Under the empire Arvernia formed part of Prima Aquitania, and the district shared in the fortunes of Aquitaine during the Merovingian and Carolingian periods.
In the 7th century the Merovingian kings adopted the custom of summoning them all, and not merely the officials of their Palatium, to discuss political affairs; they began, moreover, to choose their counts or administrators from among the great landholders.
Both titles were borrowed by the Merovingian kings for the administrative machinery of the Frank empire, and under them the functions of the duke remained substantially unaltered.
From the death of Clovis to that of Dagobert (639), the Merovingian kings displayed considerable energy, both in their foreign wars and in the numerous wars against one another in which they found an outlet for their barbarian instincts.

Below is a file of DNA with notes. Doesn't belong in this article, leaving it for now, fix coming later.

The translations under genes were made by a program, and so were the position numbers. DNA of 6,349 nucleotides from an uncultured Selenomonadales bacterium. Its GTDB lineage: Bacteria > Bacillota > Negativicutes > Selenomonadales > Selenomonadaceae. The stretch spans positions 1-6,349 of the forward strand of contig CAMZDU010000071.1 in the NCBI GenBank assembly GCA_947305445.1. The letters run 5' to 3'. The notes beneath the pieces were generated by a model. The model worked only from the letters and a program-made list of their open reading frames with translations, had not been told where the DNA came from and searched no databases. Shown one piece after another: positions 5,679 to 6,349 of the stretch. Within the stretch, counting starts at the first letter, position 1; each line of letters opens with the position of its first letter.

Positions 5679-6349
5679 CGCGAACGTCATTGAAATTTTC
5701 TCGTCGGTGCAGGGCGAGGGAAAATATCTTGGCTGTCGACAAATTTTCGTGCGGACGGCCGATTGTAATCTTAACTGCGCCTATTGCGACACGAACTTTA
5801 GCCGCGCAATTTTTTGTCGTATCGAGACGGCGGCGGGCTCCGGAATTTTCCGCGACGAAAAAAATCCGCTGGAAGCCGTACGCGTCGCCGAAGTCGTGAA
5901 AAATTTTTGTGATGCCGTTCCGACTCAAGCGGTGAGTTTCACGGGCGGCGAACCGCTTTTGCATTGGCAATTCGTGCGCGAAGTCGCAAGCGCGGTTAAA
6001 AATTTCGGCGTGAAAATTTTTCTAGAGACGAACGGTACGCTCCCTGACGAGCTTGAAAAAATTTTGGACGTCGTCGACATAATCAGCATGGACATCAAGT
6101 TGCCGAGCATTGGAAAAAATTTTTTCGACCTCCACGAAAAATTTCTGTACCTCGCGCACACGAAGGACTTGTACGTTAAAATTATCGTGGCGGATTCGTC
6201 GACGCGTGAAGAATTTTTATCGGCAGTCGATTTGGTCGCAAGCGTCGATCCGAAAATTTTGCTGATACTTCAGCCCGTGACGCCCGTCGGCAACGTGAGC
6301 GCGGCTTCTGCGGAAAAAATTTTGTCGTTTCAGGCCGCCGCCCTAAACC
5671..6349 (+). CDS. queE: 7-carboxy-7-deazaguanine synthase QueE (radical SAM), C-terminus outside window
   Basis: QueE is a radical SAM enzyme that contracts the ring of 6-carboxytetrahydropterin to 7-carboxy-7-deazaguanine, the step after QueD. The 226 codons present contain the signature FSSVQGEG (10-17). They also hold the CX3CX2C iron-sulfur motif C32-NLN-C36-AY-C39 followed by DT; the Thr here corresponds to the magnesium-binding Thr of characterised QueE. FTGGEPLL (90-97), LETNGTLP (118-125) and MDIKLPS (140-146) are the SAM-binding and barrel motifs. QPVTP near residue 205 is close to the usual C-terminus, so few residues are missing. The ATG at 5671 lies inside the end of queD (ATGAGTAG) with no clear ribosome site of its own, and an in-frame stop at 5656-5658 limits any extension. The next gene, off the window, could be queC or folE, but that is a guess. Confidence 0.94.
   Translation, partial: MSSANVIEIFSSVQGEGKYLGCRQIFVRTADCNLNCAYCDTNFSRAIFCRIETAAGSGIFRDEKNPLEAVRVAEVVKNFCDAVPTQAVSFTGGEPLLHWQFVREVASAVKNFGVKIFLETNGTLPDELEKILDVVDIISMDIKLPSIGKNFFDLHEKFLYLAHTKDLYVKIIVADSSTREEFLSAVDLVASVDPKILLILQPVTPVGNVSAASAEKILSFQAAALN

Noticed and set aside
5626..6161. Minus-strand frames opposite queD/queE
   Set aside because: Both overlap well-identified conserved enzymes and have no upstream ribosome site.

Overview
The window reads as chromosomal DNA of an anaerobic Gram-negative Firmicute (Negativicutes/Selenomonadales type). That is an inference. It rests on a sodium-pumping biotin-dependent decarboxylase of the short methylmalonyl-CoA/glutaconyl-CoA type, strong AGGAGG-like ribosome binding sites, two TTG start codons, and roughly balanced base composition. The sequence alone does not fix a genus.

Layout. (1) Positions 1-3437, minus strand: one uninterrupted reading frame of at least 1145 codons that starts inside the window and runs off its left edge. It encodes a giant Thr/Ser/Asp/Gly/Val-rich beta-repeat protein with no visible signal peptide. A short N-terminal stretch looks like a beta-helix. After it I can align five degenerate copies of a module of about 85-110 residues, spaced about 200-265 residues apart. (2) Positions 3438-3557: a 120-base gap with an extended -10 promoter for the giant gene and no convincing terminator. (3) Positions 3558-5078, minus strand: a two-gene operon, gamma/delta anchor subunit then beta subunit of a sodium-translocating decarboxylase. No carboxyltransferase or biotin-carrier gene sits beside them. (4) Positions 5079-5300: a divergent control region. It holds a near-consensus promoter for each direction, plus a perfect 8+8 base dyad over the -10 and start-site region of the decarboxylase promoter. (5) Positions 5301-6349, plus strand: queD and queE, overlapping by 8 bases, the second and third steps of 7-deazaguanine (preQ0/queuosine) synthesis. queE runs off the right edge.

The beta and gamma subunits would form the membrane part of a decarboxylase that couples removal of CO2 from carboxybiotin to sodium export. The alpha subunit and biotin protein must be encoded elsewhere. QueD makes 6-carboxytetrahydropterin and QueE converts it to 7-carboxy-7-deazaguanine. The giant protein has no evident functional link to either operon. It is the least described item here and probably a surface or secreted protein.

In that year the Merovingian dynasty gave place to the rule of Pippin II.
On the history of Merovingian institutions, Havet's conclusions were widely accepted (see La Formule N.
Each looked for support to a different Merovingian king, Ebroin even proclaiming a false Merovingian as sovereign.
It is possible that chapter i., De mannire, was taken from a Merovingian capitulary and afterwards placed at the beginning of the Salic Law.
Under him the Merovingian monarchy attained its culminating point.
He was one of the most dissolute of the Merovingian kings, his early death in 567 being brought on by his excesses.